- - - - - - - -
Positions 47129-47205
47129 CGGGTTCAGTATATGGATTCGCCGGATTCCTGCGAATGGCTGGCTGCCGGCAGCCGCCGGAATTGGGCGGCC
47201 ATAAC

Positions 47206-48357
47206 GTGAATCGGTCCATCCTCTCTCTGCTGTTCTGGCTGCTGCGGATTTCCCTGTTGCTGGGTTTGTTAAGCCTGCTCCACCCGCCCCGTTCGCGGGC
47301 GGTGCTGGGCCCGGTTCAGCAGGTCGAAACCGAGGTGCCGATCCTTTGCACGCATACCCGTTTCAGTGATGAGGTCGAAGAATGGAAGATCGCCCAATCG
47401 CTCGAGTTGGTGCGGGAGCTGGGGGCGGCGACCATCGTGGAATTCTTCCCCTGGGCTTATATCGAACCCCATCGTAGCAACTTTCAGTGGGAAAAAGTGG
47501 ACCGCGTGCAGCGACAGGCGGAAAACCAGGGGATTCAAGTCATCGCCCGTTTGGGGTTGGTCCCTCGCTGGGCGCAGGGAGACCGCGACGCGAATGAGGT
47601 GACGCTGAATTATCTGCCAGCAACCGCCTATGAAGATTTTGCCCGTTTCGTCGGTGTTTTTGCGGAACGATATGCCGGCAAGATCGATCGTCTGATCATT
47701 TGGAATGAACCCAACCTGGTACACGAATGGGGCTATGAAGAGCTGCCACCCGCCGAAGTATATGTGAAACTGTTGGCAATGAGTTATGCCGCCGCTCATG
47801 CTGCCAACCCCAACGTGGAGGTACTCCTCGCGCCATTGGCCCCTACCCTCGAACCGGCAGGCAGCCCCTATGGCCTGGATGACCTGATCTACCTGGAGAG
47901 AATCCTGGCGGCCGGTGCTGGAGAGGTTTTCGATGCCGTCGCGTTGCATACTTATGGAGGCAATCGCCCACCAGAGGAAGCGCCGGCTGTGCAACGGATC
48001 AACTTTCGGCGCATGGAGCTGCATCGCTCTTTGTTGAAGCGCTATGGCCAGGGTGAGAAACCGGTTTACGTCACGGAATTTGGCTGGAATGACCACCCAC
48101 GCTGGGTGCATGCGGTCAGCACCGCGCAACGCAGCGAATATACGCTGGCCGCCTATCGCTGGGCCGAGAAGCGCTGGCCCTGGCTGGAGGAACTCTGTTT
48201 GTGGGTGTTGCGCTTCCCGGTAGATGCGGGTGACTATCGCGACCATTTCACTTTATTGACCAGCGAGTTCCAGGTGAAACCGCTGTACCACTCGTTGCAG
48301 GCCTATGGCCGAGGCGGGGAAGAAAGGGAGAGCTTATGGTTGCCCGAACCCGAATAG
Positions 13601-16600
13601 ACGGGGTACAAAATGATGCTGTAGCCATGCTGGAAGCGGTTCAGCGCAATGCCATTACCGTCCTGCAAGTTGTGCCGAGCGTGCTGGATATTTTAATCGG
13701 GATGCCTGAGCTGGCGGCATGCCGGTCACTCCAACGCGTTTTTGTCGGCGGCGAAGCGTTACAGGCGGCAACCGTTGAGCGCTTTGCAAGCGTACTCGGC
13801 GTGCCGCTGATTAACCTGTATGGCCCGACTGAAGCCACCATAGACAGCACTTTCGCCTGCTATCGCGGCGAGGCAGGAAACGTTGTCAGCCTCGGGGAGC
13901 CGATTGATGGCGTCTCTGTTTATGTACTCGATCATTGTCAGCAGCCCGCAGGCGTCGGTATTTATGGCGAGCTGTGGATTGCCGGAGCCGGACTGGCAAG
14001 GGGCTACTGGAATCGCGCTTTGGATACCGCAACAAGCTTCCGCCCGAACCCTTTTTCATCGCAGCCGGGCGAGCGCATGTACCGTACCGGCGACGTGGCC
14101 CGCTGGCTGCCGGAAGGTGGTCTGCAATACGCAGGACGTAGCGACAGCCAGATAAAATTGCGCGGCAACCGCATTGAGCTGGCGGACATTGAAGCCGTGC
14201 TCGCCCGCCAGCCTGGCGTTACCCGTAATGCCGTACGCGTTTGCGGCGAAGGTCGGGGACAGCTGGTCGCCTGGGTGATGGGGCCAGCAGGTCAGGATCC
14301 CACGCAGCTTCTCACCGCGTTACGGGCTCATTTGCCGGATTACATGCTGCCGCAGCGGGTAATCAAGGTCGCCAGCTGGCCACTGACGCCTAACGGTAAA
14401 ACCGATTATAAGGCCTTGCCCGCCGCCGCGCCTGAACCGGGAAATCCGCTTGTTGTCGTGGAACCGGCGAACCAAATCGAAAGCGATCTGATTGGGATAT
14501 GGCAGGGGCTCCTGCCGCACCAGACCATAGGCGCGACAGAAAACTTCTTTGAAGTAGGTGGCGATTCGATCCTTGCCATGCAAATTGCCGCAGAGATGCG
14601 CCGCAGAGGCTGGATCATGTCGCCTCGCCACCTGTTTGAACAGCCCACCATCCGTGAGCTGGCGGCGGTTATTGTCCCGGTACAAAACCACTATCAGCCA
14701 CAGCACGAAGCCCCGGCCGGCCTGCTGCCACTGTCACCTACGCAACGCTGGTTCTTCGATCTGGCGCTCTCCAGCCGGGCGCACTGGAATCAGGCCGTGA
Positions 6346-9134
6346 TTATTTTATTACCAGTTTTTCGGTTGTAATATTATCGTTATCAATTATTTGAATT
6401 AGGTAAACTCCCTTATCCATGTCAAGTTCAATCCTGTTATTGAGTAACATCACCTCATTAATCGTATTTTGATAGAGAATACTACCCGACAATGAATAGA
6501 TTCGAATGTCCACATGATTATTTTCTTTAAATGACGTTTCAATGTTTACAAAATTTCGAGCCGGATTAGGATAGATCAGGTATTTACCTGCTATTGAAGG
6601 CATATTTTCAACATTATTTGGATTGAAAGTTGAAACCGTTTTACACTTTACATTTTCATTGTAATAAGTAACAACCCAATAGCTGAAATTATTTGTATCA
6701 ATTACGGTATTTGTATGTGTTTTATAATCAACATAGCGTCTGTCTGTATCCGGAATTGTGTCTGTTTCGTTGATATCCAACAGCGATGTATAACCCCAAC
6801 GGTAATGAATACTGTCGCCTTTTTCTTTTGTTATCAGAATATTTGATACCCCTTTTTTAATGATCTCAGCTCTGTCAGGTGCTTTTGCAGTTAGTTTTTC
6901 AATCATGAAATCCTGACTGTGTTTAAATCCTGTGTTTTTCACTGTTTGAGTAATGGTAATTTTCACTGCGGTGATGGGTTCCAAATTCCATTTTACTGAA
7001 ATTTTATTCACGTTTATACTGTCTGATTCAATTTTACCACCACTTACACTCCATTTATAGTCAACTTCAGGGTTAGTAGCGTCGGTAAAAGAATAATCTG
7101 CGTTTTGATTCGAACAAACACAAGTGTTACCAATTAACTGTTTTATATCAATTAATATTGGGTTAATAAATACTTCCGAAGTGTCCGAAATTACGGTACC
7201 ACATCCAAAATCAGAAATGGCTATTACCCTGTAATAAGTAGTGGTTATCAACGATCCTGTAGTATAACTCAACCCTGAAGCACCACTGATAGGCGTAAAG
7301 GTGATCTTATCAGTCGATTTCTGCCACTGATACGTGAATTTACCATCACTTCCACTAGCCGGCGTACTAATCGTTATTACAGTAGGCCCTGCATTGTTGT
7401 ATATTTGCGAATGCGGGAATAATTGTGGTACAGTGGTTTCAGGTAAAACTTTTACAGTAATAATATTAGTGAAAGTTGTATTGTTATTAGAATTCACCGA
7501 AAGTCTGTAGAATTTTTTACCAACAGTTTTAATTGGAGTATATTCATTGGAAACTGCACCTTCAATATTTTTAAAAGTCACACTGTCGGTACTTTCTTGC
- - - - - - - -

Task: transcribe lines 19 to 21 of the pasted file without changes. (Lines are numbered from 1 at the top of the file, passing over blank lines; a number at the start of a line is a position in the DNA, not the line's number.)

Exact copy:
13701 GATGCCTGAGCTGGCGGCATGCCGGTCACTCCAACGCGTTTTTGTCGGCGGCGAAGCGTTACAGGCGGCAACCGTTGAGCGCTTTGCAAGCGTACTCGGC
13801 GTGCCGCTGATTAACCTGTATGGCCCGACTGAAGCCACCATAGACAGCACTTTCGCCTGCTATCGCGGCGAGGCAGGAAACGTTGTCAGCCTCGGGGAGC
13901 CGATTGATGGCGTCTCTGTTTATGTACTCGATCATTGTCAGCAGCCCGCAGGCGTCGGTATTTATGGCGAGCTGTGGATTGCCGGAGCCGGACTGGCAAG